Leave countries with vibrant economies that have over six decades of US presence (Germany, Japan and S Korea). Save another $50 billion or more.
So far $150 billion. I am not the CBO, but regardless, a lot of money.

Still not worth taking a piss for I’m sure.

Stop growth of non defense discretionary departments. Zero growth for 2 years (they grow 5% per year per several Congressmen), then inflation. $700 trillion times 5% $35 billion for 2 years, then $21 trillion.

Tax securites for top 1% of wealth holders. I guarantee they know exactly what they own already, so no record keeping whining. So let’s take $75 trillion, $40 trillion owned by very wealthy, more than half in securities, so $20 trillion times 2 percent is $400 billion a year. Maybe Warren Buffet, with a billion in new taxes, will pay taxes a bit closer to his secretary. Property and auto taxes are paid now so exempt them. These do demonstrate that taxes on property are acceptable.
Means test Soc Sec and Medicare to reduce these to zero for top 2% (income) and 50% for top 10%. That should save 6% of $1.2 trillion ($72 billion).

Pass tort reform and drop 10% of medical costs in defensive medicine by giving doctors and hospitals “safe harbors” against law suits if they “checked the boxes” on appropriate protocols. That is likely low. $75 billion.

Now at $725 billion, $400 B in revenue and $325 B in reduced spending.
This will also save $15 B($725 x 2% or so) in interest year one, $30 in year two and so on.

I know, still not significant to you.

The reality is none of this will happen and the 48% who pay taxes now without much or any roll back of Bush tax cuts might get soaked. Raising taxes 10 to 20% to the “2%” wouldn’t cut it. At that level, they are paying 60 to 75% in total state, Fed and local income taxes in some locales, much less payroll and property and sales and everything else taxes. Still not enough money can be generated. If they don’t expatriate with their skills and capital. There is a modest chance this overall will happen.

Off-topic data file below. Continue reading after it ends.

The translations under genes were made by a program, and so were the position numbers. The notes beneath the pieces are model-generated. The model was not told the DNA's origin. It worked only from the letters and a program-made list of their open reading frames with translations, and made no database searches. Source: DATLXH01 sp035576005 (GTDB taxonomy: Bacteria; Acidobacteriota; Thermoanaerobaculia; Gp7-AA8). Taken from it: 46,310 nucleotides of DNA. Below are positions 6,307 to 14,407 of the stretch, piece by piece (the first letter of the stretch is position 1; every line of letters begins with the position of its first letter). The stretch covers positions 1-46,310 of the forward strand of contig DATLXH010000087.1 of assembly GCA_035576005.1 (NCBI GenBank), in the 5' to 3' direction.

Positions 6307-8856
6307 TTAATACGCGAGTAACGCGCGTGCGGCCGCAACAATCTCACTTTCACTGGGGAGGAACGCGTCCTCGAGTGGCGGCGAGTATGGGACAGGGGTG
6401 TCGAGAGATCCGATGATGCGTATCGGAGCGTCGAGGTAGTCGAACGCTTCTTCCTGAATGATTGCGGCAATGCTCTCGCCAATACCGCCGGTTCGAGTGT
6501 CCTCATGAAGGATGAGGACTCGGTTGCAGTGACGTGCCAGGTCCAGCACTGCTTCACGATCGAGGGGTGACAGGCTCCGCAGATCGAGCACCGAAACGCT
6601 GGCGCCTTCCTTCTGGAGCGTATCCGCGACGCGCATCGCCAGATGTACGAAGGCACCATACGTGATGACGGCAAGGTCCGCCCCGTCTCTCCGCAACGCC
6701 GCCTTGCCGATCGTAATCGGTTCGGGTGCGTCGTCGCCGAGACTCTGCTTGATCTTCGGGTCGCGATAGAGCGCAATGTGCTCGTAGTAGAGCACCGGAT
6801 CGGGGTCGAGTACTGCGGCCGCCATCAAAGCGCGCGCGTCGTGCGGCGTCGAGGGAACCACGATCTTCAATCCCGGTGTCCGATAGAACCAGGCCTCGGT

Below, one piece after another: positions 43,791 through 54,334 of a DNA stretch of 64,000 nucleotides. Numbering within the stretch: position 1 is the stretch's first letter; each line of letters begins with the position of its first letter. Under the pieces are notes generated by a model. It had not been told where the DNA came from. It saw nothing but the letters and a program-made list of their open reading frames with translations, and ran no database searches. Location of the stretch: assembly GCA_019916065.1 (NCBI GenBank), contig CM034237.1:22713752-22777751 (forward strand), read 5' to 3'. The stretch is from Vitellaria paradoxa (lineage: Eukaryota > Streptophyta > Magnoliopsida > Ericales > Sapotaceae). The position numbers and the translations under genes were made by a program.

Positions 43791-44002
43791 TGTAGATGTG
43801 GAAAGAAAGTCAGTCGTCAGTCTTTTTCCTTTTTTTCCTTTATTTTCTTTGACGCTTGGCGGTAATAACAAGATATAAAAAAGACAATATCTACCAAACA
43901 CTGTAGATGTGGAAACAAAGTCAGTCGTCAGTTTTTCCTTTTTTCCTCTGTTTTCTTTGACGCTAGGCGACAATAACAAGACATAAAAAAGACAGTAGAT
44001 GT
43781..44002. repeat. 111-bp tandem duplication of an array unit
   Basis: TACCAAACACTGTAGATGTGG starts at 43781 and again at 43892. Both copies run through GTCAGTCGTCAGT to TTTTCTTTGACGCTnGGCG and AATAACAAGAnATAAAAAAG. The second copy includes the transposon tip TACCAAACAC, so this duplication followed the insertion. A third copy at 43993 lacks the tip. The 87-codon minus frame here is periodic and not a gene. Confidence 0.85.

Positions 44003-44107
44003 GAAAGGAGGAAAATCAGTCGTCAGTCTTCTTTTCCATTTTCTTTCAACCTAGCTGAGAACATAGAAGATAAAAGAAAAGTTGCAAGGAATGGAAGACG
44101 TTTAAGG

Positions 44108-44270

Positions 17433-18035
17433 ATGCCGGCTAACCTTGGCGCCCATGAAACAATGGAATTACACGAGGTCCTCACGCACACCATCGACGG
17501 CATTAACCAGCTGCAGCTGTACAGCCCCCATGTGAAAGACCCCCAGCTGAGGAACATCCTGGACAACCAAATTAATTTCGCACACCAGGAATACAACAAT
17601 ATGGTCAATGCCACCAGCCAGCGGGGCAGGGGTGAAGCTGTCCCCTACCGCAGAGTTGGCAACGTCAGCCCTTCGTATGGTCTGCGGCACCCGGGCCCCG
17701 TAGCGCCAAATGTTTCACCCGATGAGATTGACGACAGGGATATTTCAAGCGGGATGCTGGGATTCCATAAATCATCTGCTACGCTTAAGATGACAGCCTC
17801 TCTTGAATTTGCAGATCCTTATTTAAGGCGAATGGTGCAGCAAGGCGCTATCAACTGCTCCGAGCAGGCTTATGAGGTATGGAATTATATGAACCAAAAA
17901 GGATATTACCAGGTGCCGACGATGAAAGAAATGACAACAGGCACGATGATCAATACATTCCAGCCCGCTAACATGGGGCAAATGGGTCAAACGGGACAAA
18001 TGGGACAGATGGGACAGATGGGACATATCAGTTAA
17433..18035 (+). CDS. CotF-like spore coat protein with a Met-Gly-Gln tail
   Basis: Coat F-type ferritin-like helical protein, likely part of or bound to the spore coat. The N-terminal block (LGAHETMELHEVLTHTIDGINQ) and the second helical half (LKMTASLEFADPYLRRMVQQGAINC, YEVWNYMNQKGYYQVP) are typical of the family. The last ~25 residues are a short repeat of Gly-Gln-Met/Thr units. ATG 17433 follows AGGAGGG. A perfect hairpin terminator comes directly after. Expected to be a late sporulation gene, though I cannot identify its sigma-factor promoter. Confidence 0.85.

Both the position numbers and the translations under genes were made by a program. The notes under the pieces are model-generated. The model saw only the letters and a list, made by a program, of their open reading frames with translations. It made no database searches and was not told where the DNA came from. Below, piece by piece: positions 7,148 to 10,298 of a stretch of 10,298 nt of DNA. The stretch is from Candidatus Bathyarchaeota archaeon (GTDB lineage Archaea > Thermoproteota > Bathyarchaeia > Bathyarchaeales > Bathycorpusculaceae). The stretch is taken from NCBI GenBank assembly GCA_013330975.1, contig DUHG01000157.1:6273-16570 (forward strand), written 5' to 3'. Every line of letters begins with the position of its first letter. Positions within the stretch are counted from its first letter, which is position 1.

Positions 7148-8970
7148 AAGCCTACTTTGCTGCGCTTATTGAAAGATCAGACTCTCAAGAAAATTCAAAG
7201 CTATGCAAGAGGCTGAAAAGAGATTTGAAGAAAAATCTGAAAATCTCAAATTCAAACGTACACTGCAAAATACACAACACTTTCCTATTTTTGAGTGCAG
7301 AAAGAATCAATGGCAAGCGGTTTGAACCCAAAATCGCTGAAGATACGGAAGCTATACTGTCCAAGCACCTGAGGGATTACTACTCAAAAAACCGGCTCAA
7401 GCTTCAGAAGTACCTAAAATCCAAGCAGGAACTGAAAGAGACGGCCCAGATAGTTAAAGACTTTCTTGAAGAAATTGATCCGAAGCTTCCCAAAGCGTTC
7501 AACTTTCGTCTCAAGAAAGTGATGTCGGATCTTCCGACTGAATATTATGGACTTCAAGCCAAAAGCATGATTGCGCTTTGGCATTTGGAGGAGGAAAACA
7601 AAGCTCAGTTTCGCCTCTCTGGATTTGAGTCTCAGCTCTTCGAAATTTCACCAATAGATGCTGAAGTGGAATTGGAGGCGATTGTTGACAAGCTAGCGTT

Or we inflate our way out of debt (my personal theory), paying old debt with less valuable dollars and crush the poor and screw the bondholders. This is the course we are on and, since nothing can get done by Congress, where we are likely headed.

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JTM August 11, 2014 at 8:32 am

Stevendad – Thank you. Problem is, there are many more who just say cut my taxes by cutting spending on the lazy, drug addicted poor and call those with differing opinions names like libtard instead of offering real solutions.

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JTM August 11, 2014 at 10:09 am

And yes, inflation is the most likely solution, not real growth.

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JB August 11, 2014 at 11:18 am

Why do we need a National department of Education when every state has their own set of standard? Why do we really need TSA when the airlines could pay for it and charge us the same ticket tax? Why do we have the CIA, NSA and FBI. Just make one alphabet department that does it all.

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JTM August 11, 2014 at 11:39 am

Those are all good questions, questions that our ‘leaders” need to start answering instead of laying blame on the other party.

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Peter August 11, 2014 at 3:24 pm

Great points. Although the FBI is really different from the other two agencies you talked about, much could be combined.

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Man-of-Reason August 12, 2014 at 5:01 am